Roller skating: not just for the ‘80s


Written by: Marissa L. Barrett

Artistic roller skating has been a part of my life ever since I can remember. Therefore, I do not find this sport to be out of the ordinary, nor uncommon.

I find it interesting that nine times out of 10 I am met with confusion when I tell people that I roller skate.

Apparently, artistic roller skating is more unique than I had ever thought it would be. I am an artistic competitive roller skater.

To clear up the misconception right off the bat, I do not skate around with an Afro and leggings to ‘80s music; I do not skate down ramps and across pipes at skate parks.

And I do not skate around in a circle, slamming into other skaters and trying to knock them down in a “pit of rage.” All of which are responses I get when I tell people I roller skate.

Although these assumptions sound intriguing and entertaining, the helmet, disco ball, and alter ego must be saved for Halloween.

So, what type of roller skating do I do? The most efficient way to explain to people what I do is to show them a picture or video.

Although this would be ideal, when I meet someone for the first time, the chances of me having a video or picture stashed away in a pocket or purse are slim to none.

The next-best solution when explaining what I 
do is to compare roller skating to a more recognized sport.

“Roller skating is like artistic ice skating — just on wheels,” I tell people. I do not use inline skates, or roller blades, as the civilians 
call them.

I skate on quad roller skates, similar to the skates one would associate with the ‘80s, minus the hot pink wheels.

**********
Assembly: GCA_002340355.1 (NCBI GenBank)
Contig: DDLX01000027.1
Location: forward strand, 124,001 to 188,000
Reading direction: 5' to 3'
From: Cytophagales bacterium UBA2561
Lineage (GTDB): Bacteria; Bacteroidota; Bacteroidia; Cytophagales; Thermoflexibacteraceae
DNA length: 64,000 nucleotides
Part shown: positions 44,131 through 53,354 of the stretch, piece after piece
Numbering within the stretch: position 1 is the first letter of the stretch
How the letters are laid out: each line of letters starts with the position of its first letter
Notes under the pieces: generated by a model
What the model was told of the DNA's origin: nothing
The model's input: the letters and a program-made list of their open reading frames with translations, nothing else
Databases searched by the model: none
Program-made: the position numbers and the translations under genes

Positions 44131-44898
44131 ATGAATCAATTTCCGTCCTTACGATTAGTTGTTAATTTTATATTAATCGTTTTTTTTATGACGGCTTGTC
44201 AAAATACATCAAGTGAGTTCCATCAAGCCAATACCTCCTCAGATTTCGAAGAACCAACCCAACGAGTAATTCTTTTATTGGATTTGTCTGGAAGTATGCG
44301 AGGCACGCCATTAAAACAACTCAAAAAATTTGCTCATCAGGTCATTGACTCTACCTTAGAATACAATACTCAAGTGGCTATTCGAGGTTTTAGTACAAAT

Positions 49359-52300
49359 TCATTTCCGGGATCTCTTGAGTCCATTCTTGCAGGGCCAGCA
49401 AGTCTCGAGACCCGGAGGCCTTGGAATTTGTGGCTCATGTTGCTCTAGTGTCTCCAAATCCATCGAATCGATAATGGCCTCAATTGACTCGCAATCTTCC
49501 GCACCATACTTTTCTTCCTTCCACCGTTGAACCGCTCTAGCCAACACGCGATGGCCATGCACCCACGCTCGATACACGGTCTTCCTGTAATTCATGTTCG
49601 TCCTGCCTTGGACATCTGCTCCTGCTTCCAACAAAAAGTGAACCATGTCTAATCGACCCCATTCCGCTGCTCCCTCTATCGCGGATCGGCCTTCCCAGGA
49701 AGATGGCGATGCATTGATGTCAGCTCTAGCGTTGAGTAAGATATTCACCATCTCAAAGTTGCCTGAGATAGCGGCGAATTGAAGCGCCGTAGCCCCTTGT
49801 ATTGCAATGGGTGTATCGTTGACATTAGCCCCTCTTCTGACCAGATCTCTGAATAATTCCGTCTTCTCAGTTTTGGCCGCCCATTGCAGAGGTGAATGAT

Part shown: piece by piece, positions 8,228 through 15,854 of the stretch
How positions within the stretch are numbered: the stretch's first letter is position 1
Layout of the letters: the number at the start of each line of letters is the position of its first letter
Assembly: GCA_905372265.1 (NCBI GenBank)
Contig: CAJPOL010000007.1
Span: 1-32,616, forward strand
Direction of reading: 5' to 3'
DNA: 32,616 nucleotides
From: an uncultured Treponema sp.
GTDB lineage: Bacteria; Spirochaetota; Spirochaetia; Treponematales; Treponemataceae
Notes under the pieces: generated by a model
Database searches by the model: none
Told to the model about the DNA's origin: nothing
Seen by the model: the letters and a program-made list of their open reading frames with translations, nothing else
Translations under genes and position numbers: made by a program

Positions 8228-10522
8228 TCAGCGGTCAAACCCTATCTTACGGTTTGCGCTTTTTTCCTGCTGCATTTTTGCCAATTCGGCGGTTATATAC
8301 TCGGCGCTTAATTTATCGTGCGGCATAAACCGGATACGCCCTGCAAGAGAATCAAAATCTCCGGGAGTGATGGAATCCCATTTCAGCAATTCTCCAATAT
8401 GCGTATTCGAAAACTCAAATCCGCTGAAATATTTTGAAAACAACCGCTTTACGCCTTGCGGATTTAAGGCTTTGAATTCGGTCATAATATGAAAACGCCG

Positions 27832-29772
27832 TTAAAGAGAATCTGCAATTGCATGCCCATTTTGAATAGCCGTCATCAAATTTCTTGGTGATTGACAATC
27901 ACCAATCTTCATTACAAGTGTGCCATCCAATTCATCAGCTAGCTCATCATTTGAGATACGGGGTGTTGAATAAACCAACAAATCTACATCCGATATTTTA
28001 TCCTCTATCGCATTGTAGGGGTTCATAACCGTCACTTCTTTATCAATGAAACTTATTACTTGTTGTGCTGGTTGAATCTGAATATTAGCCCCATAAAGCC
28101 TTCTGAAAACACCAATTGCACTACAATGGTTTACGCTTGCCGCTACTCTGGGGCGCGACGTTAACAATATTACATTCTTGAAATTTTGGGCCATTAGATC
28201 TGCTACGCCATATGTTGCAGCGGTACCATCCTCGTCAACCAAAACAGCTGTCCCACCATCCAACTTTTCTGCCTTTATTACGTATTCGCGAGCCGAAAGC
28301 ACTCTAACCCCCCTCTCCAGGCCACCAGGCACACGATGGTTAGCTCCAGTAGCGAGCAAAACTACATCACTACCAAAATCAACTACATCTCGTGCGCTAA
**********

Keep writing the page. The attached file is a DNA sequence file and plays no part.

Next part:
Similar to ice skating, artistic roller skating has many aspects including freestyle (jumping and spinning) and dancing (tango, waltz, blues and so on). Artistic roller skating has its own little community

There are local, regional, national and even world competitions, all dedicated to the sport of artistic roller  skating. Who would have thought, right?

How does one come upon the sport of roller skating when it is obviously  something most people have never heard of? For me, my dad was heavily  involved in the sport. He was an athlete, a coach and a competitive judge.

Needless to say, I did not have the option to have roller skating in my life or not. There was no choosing. This sport was embedded in my soul 
the second I came into 
this world.

I had never been a girly girl; however, when it came to roller skating, I had absolutely no problem wearing sparkling dresses and bright red lipstick.

Oh, and the hair spray: You can never have enough. Yes, competitive roller skating is a lot of fun, but it also requires a ton of hard work and dedication. My hard work paid off when I won my first national gold medal and traveled to Germany to compete at the world roller skating championships.

Unfortunately, my skating career has come to an end. However, I am focusing on my educational future at The University of Akron.

Although I do not have much time to devote to roller skating, it is something that I could never fully disregard. My skates are still one of my most prized possessions.

I often wonder how a sport that has been around for more than several hundred years is unfamiliar to so many people.

Unlike ice skating, free skating and roller derby, artistic roller skating suffers from a lack of exposure.

Educating others about the sport of artistic roller skating is essential to its survival.

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